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A natural yellow organic colorant that, in addition to Quercitron, is obtained from oak bark. Pure flavine produces a vivid yellow on wool when mordanted with alum and tin. Flavine naturally mixed with quercitron from oak extracts produces a wider range of colors from a greenish yellow to orange to a dark green. Flavine, used both as a dye and lake pigment, is not lightfast.
Synonyms and Related Terms
flavine lake; flavina (Esp.)
Physical and Chemical Properties
- Soluble in water.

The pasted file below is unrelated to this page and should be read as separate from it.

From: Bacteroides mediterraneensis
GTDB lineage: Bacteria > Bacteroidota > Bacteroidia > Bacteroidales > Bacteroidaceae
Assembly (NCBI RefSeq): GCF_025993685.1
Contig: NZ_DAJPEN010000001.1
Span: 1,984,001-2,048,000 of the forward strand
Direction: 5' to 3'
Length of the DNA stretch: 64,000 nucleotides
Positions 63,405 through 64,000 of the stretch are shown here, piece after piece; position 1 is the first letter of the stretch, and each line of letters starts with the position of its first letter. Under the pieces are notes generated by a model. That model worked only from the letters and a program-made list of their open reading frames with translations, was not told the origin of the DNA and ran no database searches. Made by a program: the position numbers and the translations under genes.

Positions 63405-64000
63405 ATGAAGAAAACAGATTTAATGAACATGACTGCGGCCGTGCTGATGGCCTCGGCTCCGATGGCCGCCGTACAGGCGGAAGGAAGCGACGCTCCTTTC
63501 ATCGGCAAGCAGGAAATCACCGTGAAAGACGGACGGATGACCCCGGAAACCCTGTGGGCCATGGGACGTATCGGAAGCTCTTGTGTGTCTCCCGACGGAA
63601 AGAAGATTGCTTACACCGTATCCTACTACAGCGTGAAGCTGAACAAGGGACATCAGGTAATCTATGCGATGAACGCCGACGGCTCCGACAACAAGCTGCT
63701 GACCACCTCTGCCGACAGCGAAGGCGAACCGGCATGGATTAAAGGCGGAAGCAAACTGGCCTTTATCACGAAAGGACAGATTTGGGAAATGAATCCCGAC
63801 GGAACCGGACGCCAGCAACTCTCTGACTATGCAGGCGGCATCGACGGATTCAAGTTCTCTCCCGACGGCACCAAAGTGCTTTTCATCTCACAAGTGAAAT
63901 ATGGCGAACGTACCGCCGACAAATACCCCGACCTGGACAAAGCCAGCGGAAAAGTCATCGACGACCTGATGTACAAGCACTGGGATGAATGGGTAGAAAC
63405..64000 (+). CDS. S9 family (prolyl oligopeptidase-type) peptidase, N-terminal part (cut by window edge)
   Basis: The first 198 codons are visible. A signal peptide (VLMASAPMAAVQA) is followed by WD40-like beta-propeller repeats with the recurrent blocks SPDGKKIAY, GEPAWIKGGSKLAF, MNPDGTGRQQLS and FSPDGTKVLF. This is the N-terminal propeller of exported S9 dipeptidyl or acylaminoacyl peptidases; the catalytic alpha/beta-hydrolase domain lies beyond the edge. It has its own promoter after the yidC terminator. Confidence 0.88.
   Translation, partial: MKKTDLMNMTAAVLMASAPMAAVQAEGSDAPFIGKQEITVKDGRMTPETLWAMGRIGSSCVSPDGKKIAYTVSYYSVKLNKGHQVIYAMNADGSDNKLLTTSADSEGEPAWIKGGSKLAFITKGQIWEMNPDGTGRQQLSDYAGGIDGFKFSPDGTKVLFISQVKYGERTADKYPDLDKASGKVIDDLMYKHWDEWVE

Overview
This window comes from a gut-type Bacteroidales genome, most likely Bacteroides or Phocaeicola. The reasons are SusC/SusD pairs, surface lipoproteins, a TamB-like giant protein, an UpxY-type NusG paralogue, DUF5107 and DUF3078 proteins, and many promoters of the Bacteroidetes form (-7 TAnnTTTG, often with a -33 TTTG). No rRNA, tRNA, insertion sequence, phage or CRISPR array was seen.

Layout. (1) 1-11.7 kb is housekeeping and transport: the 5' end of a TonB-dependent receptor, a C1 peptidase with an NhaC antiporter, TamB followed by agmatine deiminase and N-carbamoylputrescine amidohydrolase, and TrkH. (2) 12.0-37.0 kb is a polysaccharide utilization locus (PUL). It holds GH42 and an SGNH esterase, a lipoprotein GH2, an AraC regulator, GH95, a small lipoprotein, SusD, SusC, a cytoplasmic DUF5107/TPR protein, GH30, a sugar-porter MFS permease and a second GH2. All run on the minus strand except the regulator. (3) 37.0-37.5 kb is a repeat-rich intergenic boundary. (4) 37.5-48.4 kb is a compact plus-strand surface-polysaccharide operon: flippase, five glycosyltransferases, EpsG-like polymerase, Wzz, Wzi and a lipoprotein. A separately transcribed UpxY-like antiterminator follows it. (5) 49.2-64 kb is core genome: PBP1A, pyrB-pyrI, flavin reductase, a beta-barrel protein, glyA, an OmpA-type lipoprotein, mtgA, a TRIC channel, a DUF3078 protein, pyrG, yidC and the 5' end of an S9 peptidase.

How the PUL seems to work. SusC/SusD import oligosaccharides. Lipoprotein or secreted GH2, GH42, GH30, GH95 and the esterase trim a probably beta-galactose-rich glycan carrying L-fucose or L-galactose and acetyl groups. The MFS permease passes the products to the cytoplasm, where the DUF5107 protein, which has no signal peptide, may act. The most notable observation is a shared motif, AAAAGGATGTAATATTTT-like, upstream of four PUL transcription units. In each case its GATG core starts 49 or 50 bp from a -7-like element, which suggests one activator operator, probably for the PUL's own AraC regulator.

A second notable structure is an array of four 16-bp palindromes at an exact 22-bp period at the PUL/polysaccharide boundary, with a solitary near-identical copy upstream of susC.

- Composition = C10H6N4O2
Resources and Citations
- R. J. Gettens, G.L. Stout, Painting Materials, A Short Encyclopaedia, Dover Publications, New York, 1966
- Ralph Mayer, A Dictionary of Art Terms and Techniques, Harper and Row Publishers, New York, 1969 (also 1945 printing)
- John and Margaret Cannon, Dye Plants and Dyeing, Herbert Press, London, 1994
- F. Crace-Calvert, Dyeing and Calico Printing, Palmer & Howe, London, 1876
- The American Heritage Dictionary or Encarta, via Microsoft Bookshelf 98, Microsoft Corp., 1998